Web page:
India's key share index finish lower for third day

Wednesday, 22 October 2003, 07:00 Hrs
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MUMBAI: Large-scale institutional profit taking in shares of heavyweight new as well as old economy companies continued unabated for the third consecutive session in the Indian market Wednesday.

The stock market barometer 30-share Bombay Stock Exchange sensitive index or Sensex closed at 4,741.20, a loss of 14.52 points or 0.31 percent from its previous session's close.

Dealers said that the market opened the trading day on a positive note on fresh buying in shares of select traditional companies on expectations of improved earnings growth aided by a sharply higher economic growth in the current fiscal.

The market mood in the early trade was also boosted by sustained investment inflows by foreign institutional investors, which act as the backbone for India's liquidity starved capital market.

Foreign funds have infused $4.21 billion into the Indian stock market in the current year so far, registering a growth of nearly six times their net purchases last year.

The stock market, however, failed to maintain its gaining momentum for long and the benchmark index plunged into the negative zone as investors rushed to pocket gains on heavyweight counters.

"The market mood has turned extremely cautious after the turbo-charged gains in last few months. The market index had risen too high too soon in recent trades," said a broker with the Bombay Stock Exchange.

"The investors are now taking a very pragmatic view of their holdings and paring excessive exposure in any particular sector. The overall market fundamentals, however, continue to be very positive," said the broker.

While selling pressure on old economy counters was triggered by concerns over their earnings growth in the near-term, tech stock saw profit taking on concern over appreciation in the value of the Indian rupee against the U.S. dollar.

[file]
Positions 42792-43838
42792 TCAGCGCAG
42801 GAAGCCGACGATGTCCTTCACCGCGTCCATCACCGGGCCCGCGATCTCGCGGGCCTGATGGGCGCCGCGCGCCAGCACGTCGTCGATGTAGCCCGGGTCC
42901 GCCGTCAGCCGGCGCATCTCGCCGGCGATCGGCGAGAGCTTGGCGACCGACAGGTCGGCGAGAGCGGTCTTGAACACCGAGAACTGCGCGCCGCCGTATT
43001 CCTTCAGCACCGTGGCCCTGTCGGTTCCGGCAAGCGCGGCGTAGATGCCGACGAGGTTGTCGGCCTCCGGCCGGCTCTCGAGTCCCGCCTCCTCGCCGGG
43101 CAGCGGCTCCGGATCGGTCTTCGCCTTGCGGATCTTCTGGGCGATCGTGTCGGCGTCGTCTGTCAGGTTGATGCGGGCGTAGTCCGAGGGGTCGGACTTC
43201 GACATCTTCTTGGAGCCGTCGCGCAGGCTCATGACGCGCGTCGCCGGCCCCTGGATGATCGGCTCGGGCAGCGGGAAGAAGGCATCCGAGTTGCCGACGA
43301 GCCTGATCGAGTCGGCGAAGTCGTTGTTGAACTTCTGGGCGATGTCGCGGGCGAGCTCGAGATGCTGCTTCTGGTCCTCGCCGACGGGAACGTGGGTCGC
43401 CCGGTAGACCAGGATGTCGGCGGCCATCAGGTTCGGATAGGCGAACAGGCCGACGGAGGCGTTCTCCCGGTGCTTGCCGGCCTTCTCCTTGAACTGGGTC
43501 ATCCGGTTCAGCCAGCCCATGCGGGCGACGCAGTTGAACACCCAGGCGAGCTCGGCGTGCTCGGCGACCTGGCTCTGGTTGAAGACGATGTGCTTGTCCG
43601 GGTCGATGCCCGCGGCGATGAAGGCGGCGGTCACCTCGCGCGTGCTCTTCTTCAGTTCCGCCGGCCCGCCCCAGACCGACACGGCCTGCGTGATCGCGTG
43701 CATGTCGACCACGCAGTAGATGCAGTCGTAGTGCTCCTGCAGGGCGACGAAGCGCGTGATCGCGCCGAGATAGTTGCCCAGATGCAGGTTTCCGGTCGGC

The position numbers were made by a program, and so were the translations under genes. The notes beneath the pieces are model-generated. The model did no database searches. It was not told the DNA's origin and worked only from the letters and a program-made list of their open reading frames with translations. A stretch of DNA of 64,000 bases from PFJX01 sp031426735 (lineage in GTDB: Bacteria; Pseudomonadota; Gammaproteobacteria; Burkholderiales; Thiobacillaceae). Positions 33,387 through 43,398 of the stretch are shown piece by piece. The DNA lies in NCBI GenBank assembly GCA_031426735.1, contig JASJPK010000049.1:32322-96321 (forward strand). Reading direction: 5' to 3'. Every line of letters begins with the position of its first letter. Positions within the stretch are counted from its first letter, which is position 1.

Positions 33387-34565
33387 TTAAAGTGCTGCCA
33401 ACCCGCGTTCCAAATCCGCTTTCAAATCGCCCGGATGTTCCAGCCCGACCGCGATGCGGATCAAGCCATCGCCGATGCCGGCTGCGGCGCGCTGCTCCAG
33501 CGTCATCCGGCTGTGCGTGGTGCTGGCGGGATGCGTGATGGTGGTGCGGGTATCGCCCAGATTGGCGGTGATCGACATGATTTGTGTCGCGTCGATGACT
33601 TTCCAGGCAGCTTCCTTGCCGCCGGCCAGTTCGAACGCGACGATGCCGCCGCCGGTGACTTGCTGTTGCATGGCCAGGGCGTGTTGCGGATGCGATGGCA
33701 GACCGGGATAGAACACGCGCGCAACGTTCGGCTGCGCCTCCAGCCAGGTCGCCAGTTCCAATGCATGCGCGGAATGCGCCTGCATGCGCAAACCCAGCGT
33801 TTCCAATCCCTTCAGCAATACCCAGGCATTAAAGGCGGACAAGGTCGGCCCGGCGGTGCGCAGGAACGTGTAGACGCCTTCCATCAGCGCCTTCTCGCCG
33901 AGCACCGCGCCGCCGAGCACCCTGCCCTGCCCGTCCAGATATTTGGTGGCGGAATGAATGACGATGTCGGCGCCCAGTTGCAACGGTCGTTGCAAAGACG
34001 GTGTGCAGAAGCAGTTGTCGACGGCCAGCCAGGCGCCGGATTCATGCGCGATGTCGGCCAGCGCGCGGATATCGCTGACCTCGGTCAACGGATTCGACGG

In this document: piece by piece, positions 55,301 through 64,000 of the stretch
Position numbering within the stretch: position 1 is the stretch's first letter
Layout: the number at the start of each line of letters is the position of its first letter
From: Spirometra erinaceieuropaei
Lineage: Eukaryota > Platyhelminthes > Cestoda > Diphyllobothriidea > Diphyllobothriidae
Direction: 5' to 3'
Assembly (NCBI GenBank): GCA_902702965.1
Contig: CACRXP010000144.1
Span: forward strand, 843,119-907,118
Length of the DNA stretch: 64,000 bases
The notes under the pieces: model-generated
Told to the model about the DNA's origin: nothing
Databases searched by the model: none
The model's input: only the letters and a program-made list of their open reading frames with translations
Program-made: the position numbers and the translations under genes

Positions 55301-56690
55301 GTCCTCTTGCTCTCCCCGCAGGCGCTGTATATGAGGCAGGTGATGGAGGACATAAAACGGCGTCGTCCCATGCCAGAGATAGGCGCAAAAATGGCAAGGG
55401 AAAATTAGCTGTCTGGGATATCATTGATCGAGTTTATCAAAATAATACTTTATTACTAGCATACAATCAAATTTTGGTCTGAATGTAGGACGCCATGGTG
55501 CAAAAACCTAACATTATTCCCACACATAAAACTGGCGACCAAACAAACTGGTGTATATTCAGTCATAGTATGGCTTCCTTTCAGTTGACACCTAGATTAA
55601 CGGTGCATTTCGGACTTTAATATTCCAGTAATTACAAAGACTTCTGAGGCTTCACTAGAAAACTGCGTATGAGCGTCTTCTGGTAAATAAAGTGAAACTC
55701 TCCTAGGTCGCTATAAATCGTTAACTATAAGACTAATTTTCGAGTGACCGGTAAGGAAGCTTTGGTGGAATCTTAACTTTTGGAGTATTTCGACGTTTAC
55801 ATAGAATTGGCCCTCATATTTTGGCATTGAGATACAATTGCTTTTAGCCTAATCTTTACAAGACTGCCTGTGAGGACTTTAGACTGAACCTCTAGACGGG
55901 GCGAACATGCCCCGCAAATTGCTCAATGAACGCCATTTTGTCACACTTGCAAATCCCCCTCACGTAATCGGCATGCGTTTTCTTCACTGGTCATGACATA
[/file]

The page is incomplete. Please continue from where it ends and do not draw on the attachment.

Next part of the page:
The rupee has risen nearly six percent against the dollar this year due to the dollar's global weakness and persistently strong foreign fund investment in Asia's third largest economy.

Analysts say earnings of top software companies may get pressurised by the rupee's strength in the current fiscal year. Most top Indian software makers on an average earn 70 percent of their annual revenue from the U.S.

In the old economy sector, Bajaj Auto, a leading two-and-three wheeler maker, fell nearly one percent to 857.05 despite a 54.6 percent rise in the past quarter net profit to 2.02 billion.

Shares of Ranbaxy Laboratories, the country's largest drug maker by sales, lost 0.3 percent to touch 989.05 after it reported a lower-than-expected quarterly profit growth of 25 percent from a year earlier.

Other major losers in the sector included Grasim Industries, Hero Honda, Gujarat Ambuja Cements, Hindustan Lever, state-run Shipping Corporation of India, and housing finance major HDFC.

In the tech sector, Infosys Technologies, India's largest listed software exporter, ended nearly one percent lower at 4,511.05 and Hyderabad-based Satyam Computer closed with a loss of 5.3 percent at 277.40.



Source: IANS
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